Working with data and biological samples in the TwinsUK Registry, Spector and his colleagues have shown in more than 600 published papers that many common diseases such as osteoarthritis, cataracts and even back pain have a clear genetic basis to them. "When I started in this field, it was thought that only 'sexy' diseases [such as cancer] were genetic," Spector says. "Our findings changed that perception."
Heritable Eating Disorders
One of the newer twin registries to come online, the Michigan State University Twin Registry (MSUTR) was founded in 2001 to study genetic and environmental influences on a wide range of psychiatric and medical disorders. One of the most surprising findings to come out of the group's research is that many eating disorders such as anorexia have a genetic component to them.
"People thought for the longest time that it was due entirely to culture, the media and social factors,” says MSUTR co-director Kelly Klump. "Because of twins studies, we now know that genes account for the same amount of variability in eating disorders as they do in schizophrenia and bipolar disorder. We would have never known that without twins studies."
The Genetics of Obesity
A classic twin study conducted by geneticist Claude Bouchard in 1990 looked at the importance of genes for body-fat storage. Bouchard, now at Louisiana State University, housed a dozen lean young male twins in a dormitory and overfed them by 1,000 calories a day for three months. Although every participant was heavier by the end of the experiment, the amount of weight and fat gained varied considerably, from 9 pounds to 29 pounds. Weight gain within pairs of twins was much more similar than weight gain between different twin pairs, and the twins in each pair tended to gain weight in the same places, whether it be in the abdomen, buttocks or thighs.
Untangling the "Gay Gene"
Numerous twin studies have attempted to elucidate the importance of genes in sexual orientation. In 2008, researchers led by Niklas Langström, a psychiatrist at the Karolinska Institute in Stockholm, drew upon the treasure trove of twin data contained in the Swedish Twin Registry, the largest in the world, to investigate genetic and environmental influences that determine whether or not a person is gay. The scientists found that genetics accounted for only 35 percent of the differences between identical and fraternal gay men and even less—roughly 18 percent—in gay women.
The study, one of the most comprehensive to date, indicates that a complex interplay of genetics and environmental factors work together to shape people’s sexual orientations. But like other twins studies on this controversial subject, Langström’s study was criticized for possible recruitment bias, since only 12 percent of the males in the Swedish registry were included in the study.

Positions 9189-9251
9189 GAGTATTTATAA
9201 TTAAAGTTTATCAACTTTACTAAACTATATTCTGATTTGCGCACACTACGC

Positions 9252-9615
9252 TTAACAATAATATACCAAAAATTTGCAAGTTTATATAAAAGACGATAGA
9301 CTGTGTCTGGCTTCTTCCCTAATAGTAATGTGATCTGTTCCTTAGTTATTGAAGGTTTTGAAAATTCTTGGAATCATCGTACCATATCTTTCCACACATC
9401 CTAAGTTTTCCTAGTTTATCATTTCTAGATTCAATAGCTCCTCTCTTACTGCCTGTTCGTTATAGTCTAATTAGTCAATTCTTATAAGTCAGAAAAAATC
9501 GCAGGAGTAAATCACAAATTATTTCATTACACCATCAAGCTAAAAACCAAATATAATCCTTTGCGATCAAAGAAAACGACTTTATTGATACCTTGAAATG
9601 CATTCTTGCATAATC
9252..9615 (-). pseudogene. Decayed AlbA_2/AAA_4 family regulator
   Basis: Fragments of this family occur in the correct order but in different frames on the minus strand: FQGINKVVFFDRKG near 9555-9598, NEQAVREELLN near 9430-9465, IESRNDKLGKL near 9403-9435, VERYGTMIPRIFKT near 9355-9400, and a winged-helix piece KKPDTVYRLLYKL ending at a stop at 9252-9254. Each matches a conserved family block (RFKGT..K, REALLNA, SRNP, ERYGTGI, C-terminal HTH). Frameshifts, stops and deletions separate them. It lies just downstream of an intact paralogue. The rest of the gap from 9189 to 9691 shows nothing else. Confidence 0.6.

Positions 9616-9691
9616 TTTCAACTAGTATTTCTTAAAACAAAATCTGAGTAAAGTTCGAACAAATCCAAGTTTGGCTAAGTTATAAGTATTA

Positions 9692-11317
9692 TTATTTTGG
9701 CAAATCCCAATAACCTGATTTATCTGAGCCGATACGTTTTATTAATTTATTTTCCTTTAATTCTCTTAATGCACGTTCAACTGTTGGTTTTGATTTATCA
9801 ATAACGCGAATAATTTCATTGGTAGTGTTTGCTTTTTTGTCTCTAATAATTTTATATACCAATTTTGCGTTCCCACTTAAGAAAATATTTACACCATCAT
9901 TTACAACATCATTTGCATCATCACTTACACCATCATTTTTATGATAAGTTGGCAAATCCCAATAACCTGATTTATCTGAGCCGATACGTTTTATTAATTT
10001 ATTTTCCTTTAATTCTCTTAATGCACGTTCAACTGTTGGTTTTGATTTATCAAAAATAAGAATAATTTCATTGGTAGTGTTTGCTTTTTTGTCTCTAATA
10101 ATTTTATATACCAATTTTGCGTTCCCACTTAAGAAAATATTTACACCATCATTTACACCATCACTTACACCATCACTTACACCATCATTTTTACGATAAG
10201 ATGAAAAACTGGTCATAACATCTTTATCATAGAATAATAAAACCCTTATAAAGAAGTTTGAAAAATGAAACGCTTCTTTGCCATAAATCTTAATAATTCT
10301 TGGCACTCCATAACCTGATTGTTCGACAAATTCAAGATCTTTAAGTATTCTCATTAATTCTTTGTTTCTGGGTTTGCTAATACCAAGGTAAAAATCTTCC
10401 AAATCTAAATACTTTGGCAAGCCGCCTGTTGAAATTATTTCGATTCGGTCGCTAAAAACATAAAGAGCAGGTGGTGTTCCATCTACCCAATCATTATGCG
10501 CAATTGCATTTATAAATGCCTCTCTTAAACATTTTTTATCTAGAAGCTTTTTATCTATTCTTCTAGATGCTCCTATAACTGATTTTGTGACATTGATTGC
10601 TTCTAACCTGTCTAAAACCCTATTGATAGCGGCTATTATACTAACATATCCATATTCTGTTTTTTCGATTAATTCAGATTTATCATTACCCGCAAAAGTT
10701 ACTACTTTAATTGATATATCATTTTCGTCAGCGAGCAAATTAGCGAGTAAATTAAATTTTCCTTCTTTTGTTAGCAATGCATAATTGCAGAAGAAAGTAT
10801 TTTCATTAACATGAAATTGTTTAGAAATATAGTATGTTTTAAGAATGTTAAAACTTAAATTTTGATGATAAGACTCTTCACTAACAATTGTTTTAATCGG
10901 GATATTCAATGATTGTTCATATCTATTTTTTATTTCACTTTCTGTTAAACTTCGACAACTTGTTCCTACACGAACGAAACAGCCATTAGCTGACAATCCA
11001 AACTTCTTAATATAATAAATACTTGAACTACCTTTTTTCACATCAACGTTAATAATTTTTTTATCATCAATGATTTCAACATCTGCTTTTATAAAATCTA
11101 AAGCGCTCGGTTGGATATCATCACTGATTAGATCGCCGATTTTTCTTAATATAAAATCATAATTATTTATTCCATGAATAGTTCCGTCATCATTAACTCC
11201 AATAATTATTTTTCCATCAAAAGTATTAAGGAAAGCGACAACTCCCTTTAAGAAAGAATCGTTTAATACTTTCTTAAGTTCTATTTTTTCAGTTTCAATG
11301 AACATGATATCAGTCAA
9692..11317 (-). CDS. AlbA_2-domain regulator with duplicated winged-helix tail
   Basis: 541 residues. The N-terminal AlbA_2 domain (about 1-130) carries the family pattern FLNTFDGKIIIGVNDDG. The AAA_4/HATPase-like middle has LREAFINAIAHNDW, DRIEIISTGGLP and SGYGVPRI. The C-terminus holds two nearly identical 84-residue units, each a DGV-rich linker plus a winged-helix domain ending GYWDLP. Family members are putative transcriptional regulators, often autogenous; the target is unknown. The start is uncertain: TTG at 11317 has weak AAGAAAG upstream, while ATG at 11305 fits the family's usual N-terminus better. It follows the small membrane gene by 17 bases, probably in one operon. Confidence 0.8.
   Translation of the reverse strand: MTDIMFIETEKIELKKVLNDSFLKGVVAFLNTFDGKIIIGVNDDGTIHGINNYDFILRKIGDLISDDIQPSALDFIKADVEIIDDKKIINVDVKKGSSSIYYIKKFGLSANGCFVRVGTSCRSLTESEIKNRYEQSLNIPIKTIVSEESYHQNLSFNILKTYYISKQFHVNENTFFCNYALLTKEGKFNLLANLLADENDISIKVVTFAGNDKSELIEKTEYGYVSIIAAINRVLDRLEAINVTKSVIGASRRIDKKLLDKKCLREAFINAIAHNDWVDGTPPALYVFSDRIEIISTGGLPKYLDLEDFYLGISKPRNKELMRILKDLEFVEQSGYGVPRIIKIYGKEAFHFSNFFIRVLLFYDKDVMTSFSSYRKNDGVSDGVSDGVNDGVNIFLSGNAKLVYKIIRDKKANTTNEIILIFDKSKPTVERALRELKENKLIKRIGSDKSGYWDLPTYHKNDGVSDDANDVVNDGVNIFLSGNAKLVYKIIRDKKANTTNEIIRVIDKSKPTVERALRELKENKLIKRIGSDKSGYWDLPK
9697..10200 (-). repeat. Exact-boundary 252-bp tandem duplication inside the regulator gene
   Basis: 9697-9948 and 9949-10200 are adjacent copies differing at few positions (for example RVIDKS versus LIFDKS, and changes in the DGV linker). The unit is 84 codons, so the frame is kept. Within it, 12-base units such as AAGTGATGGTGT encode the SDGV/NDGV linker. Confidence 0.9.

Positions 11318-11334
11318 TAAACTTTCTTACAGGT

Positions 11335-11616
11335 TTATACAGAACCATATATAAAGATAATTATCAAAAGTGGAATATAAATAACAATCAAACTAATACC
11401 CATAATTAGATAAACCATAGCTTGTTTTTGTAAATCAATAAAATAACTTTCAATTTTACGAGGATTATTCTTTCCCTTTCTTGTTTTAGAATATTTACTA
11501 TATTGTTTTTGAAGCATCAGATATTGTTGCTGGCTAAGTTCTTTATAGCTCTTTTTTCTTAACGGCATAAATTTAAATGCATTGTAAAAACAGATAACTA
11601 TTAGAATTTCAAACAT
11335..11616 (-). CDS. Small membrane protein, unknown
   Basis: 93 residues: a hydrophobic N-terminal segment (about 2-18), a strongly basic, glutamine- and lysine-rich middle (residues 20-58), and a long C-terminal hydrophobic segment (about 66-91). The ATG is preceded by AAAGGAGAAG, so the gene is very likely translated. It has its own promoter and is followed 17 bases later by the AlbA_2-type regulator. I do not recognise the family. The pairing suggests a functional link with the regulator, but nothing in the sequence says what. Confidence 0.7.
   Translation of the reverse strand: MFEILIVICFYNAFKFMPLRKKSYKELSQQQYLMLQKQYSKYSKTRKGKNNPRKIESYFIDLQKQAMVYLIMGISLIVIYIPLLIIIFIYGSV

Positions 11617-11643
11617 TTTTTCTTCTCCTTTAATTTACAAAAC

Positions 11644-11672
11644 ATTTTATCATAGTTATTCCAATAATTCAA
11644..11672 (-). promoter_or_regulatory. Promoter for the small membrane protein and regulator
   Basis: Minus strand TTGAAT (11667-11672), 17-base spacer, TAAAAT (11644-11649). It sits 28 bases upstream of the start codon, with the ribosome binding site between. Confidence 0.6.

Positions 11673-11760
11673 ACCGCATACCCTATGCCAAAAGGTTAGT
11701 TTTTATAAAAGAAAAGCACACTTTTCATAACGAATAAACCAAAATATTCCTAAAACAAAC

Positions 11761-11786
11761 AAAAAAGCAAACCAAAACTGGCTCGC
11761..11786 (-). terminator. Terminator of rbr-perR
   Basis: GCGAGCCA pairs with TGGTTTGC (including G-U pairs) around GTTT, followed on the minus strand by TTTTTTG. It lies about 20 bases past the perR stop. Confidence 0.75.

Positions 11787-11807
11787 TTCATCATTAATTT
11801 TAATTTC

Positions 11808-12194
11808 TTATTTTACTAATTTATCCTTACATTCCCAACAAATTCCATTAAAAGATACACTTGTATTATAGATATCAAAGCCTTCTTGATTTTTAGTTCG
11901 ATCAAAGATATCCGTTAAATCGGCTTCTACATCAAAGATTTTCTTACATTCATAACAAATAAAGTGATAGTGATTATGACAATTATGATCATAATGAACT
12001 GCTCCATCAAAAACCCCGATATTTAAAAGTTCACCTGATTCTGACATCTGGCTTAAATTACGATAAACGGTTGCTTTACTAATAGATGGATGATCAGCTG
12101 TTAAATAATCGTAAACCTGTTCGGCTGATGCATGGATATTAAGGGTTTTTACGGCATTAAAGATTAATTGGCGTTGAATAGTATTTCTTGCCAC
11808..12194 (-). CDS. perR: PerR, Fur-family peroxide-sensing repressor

Twins Reared Apart
In 1979, Thomas Bouchard conducted what is perhaps the most fascinating twin study yet. Then director of the Minnesota Center for Twin and Family Research, Bouchard looked at identical and fraternal twins separated in infancy and reared apart. He found that identical twins who had different upbringings often had remarkably similar personalities, interests and attitudes. In one of the most famous examples, Bouchard came across twins who had been separated from birth and reunited at the age of 39.
"The twins," Bouchard later wrote, "were found to have married women named Linda, divorced, and married the second time to women named Betty. One named his son James Allan, the other named his son James Alan, and both named their pet dogs Toy."
But MSUTR's Klump is quick to point out that Bouchard's findings are not proof of genetic determinism. "What they show is that we we enter the world not as random beings or blank slates,” Klump says. “As we walk through life, we have a lot of free choice, but some portion of that free choice is probably based on things that we're really good at and things that we like to do. Bouchard's study tells us that there is a dynamic interplay between what we like, what we want and the environments that we choose."
Bernard Karfiol, New York: American Artists Group, 1945.
Black-and-white study print (8x10).
Orig. negative: 8x10, Safety, BW.